Marriage rates fall 10 per cent after shams are exposed21.02.07
Marriage rates have slumped by ten per cent to their lowest since 1862 after a clampdown on sham unions that bypass immigration laws.
The number of marriages in England and Wales fell to 244,710 in 2005, down from 273,070 in 2004, raising concerns that up to one in ten unions in recent years could have been bogus.
In the three previous years, the number of marriages had been rising against a longterm decline. However, the figures suggest the increase was down to immigration rackets with crooked clerics charging up to £1,000 a time to conduct sham marriages, many in London.
Shadow home secretary David Davis said the figures proved the Government had badly underestimated the problem. Lib-Dem spokesman on church issues Steve Webb said: "This abuse of the system undermines the institution of marriage."
The data from the Office for National Statistics show that 2005 saw the lowest marriage rate since records began.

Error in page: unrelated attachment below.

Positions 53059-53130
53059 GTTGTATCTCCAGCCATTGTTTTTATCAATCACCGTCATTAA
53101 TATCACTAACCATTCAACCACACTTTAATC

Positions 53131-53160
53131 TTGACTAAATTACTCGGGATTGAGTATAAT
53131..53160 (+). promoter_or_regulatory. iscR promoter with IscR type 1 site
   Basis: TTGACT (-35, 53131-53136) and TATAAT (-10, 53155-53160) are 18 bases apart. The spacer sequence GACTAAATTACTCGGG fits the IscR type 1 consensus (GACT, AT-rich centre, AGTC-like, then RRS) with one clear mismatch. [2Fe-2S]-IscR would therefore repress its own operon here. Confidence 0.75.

The number of marriages, rather than the rate, was the lowest since 1896 when there were 242,764 unions, in a far smaller population. The ONS said official moves to halt sham marriages in February 2005 was "one of many factors" that may have contributed to the fall.
After the clampdown, the number of register office weddings fell 58 per cent from 1,259 to 530 in Haringey, and were down 74 per cent in Brent and 51 per cent in Hackney. Civil marriage ceremonies fell by 13 per cent, from 184,910 in 2004, to 160,270 in 2005.
Earlier this month, Pastor Adeolu Magbagbeola, 60, who ran the Celestial Church of Christ in Islington, was given a two-year suspended sentence for presiding over sham marriages.